Blackouts implemented in S. Nevada


Triple-digit temperatures (temperatures above 38 degrees Celsius) and power plant problems triggered rolling blackouts across southern Nevada for the first time in the state’s history.

“We got hammered on temperatures,” said Paul Heagen, spokesman for Nevada Power Co. “And one of our plants is out on a maintenance issue, while two other plants operated by Southern (California) Edison are down.”

By midafternoon Monday, Nevada Power’s 1.2 million customers had cranked up air conditioners enough to demand a record 3,924 megawatts of power, Nevada Power spokeswoman Sonya Headen said. The utility had to cut about 100 megawatts, or enough electricity for roughly 75,000 homes, Heagen said.

“About 10,000 customers were affected for about an hour,” he said. “Today was a wake-up call for Nevada.”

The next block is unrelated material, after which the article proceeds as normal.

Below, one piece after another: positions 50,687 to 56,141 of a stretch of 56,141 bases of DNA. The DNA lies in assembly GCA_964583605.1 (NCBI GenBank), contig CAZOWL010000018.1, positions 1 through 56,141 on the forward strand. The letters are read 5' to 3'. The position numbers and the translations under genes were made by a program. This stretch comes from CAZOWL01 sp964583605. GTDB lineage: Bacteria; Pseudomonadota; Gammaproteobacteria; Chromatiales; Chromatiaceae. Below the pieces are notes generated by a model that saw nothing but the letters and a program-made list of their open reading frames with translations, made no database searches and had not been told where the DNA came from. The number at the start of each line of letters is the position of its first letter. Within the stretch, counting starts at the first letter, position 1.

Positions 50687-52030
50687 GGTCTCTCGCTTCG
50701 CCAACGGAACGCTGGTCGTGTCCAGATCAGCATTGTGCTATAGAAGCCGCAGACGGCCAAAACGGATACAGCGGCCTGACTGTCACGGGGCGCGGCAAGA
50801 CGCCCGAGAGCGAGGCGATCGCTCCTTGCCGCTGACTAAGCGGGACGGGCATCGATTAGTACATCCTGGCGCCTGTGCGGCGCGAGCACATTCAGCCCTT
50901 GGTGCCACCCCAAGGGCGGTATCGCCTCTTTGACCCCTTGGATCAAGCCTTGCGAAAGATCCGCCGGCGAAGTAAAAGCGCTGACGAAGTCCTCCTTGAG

Nevada Power began at 3:00 p.m. asking its major power users, including the neon-lit resorts on the Las Vegas Strip, for voluntary reductions.

Casinos reduced about 50 megawatts by switching to backup generators and taking conservation measures that went mostly unnoticed by guests.

The utility company saved the other 50 megawatts by imposing rolling blackouts until it could purchase power on the open market, Heagen said.

The blackouts represented the first time the company has curtailed power because of a supply shortage, company officials said. The longest individual outage lasted about 45 minutes, and scattered outages were reported around Las Vegas.

After reaching an official high of 112 degrees Fahrenheit (44 degrees Celsius) on Sunday, temperatures in Las Vegas remained well above 100 F (38 C) Monday.

The Nevada Power plant that was undergoing maintenance is expected to go back on line Tuesday, Heagen said.

Also contributing to Nevada’s outages was a power alert issued by California on Monday. It triggered price caps in 11 Western states for the first time since the cap mechanism was imposed by federal regulators two weeks ago.